When my family was caring for me, they got to witness my many endeavors at self-improvement. So, they won’t be surprised to hear I’m tweaking my life again during a September campaign dedicated to that.
I wasn’t aware of National Self-Improvement Month when I was trying to escape the helplessness I felt due to sarcoidosis. With fatigue so debilitating, family members regularly coaxed me from sleep just to eat, and I knew I wanted better. In brief moments of wakefulness, I found a way.
I accepted that I couldn’t control the course of my health. I could, however, use the downtime from illness to make positive changes in my life. Even small efforts give me a sense of control during periods when symptoms make me feel powerless.
I didn’t think that sleeping around the clock would allow for much, but my first endeavor still rings through my life today. I contacted and healed relationships with loved ones I had neglected over the years. I didn’t just apologize, I committed to showing through actions that I would do better.
Self-improvement is an ongoing project. It didn’t begin during my health issues, but my pursuits increased in the wake of them. Some are aimed at breaking bad habits, such as cursing (which failed miserably) or addiction to technology. The goal of others, such as giving up meat in May, is better health.
This month, instead of focusing on a single objective, I’m tackling multiple fronts. The State University of New York College at Geneseo lists 101 wellness tips on their website, which I’m using to do it. The tips are separated into these wellness categories: social, occupational, physical, spiritual, intellectual, financial, and environmental. My goal is to accomplish something from each one.
Some tips are specific to student campus life, but most are general enough that anyone can use them, such as actively practicing gratitude by thanking others through text, social media, or a handwritten note a certain number of times each month. Some of the other challenges include:
- Learning the power of forgiveness. When someone hurts you, it’s hard to forget, but in the end, holding on to anger only continues to hurt yourself. (Social)
- Volunteering. In giving back, you gain more than you give. (Spiritual)
- Developing functional, transferrable skills, such as customer service, in your current position. (Occupational)
- Organizing a fundraiser for a cause in your community that you are passionate about. (Environmental)
My approach is different this time around, but my goal remains the same. I won’t let sarcoidosis prevent me from striving for more.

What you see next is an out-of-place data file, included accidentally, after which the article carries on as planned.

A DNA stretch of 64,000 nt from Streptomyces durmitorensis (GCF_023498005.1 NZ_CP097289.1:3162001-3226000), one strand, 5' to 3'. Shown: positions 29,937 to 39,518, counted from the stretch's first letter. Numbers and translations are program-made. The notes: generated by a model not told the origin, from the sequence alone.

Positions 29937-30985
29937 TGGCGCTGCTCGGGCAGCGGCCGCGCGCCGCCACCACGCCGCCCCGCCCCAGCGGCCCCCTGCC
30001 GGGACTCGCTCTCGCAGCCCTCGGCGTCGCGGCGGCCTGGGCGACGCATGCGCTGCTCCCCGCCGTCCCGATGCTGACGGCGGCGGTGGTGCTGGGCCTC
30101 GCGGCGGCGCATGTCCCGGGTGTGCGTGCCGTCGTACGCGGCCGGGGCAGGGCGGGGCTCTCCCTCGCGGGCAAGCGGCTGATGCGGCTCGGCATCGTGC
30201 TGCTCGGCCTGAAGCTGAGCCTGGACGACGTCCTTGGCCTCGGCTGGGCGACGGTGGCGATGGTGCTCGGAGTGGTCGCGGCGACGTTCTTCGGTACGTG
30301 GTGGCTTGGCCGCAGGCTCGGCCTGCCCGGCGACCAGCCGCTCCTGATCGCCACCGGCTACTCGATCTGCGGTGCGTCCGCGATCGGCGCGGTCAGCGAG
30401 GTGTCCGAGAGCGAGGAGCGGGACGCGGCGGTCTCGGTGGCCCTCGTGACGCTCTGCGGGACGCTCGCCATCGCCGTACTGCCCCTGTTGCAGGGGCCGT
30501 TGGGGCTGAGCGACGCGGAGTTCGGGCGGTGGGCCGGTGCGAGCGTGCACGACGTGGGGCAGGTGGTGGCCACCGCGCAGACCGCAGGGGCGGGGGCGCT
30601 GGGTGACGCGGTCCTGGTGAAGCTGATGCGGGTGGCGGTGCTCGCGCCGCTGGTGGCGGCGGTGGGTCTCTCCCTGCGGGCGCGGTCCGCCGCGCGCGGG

Brighter side: We all could use a break from bad news right now. So, I’ll be closing my columns with a roundup of positivity until we are able to say goodbye to masks, hug our loved ones, and leave our homes without fear.
- Overflowing with kindness: The COVID-19 pandemic slowed catering work for Barney Corrigan of New Jersey, but not his desire to feed others. He now runs a weekly free grocery store from his garage, which started as a small shelf of donated food on his front lawn, ABC reported. Still overrun by donations, Corrigan hopes to move to a warehouse to serve more people.
- Aspiring comics: Whether you are an amateur comedian or a pro, you can hone your skills at Philadelphia’s first-ever virtual comedy school, Metro Philadelphia Newspaper reported. Off Mic Comedy School, created by Christine Ann Olivas, will provide course instruction on Zoom. Classes begin Oct. 1, and scholarships are available.
Note: Sarcoidosis News is strictly a news and information website about the disease. It does not provide medical advice, diagnosis, or treatment. This content is not intended to be a substitute for professional medical advice, diagnosis, or treatment. Always seek the advice of your physician or other qualified health provider with any questions you may have regarding a medical condition. Never disregard professional medical advice or delay in seeking it because of something you have read on this website. The opinions expressed in this column are not those of Sarcoidosis News or its parent company, BioNews, and are intended to spark discussion about issues pertaining to sarcoidosis.
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